Draft UK withdrawal agreement finalised; no-one pleased

draft UK withdrawal agreement
© iStock/majaiva

UK Prime Minister Theresa May appears to have finalised a draft UK withdrawal agreement with EU negotiators and is now putting the deal to Cabinet.

It is alleged the draft UK withdrawal agreement, now under discussion in cabinet, makes provision for a customs union “backstop” in Northern Ireland, whereby mainland Britain and Northern Ireland remain in a customs union with the EU and Northern Ireland further retains membership of the single market.

Leave campaigners in parliament have expressed their disapprobation at the deal, denouncing it as insufficiently Brexit; with former minister Boris Johnson urging the cabinet to reject May’s vision. Remainers have also criticised the deal; many Remainers have been campaigning for a second referendum on the terms of the draft UK withdrawal agreement, with a theoretical option to remain in the EU. May has categorically refused to countenance a second referendum, on the basis that voting once is enough.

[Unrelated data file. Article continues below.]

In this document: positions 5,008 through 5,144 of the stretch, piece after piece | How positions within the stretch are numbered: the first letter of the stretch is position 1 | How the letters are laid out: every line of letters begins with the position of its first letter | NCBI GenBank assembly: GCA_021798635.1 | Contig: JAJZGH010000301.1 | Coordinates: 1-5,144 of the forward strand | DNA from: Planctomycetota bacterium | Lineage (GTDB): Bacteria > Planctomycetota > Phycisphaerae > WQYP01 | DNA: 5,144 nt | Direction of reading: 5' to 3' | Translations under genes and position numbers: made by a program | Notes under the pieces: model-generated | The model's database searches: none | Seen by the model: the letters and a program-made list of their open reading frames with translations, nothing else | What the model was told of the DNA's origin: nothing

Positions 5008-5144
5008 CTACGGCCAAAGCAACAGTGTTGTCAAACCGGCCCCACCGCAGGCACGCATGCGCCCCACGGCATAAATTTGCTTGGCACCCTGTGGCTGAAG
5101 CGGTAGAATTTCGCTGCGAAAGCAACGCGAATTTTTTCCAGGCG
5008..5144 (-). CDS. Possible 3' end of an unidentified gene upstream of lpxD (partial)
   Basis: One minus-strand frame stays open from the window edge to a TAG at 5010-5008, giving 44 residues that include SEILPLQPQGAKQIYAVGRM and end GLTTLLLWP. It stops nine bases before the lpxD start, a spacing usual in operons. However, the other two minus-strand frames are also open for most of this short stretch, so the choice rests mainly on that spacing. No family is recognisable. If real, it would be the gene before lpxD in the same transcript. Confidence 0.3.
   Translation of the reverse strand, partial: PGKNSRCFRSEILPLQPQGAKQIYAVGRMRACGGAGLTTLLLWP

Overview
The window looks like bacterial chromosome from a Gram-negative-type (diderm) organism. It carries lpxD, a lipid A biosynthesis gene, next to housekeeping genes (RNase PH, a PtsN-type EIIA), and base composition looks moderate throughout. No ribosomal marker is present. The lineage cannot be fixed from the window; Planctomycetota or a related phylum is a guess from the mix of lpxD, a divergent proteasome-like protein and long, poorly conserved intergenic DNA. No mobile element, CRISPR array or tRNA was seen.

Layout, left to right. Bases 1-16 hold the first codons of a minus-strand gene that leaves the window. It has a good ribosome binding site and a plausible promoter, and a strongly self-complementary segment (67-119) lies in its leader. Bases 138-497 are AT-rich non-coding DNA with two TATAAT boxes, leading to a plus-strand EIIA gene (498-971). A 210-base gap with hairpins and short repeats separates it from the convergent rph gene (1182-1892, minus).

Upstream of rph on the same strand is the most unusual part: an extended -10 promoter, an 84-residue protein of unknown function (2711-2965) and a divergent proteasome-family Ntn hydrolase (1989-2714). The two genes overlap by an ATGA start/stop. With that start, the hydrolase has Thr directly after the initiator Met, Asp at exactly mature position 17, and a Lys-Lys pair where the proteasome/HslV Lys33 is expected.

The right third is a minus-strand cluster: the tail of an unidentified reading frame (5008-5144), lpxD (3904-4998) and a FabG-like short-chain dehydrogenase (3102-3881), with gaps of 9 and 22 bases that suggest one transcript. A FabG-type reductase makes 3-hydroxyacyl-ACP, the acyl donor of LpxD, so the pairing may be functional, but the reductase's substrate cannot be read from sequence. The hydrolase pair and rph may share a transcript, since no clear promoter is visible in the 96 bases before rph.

Brussels negotiators have briefed that the ostensibly “temporary” customs union will in fact form the basis of the UK’s long term relationship with Europe, to the further irritation of hard Brexiters advocating for a clean break. William Hague, the former Conservative leader, warned the UK cabinet that if they did not support May’s draft UK withdrawal agreement, Brexit may not happen at all. It is believed he saw this as a warning.

Meanwhile DUP leader Arlene Foster has taken issue with the draft UK withdrawal agreement on the basis of its treating Northern Ireland differently to the rest of the UK. May had previously promised not to introduce a new border between mainland Britain and Northern Ireland, which this deal – referred to in Brussels as a “swimming pool” arrangement, on the basis of its having a shallow end (Britain) and a deep end (Northern Ireland) – gives the impression of doing. The backstop portion of the deal is necessary to adhere to the terms of the Good Friday Agreement by avoiding implementing a hard border between Northern Ireland and the Republic of Ireland.

At time of publication, no decision has yet been made by the cabinet. Some ministers may or may not resign, which could hypothetically trigger a general election. If May’s draft UK withdrawal agreement is approved by the majority of cabinet, it could be voted on by MPs in the House of Commons and eventually, possibly, by EU Member States. Potentially an emergency EU summit on Brexit could take place on November 25, depending on the progress of the deal through parliament.

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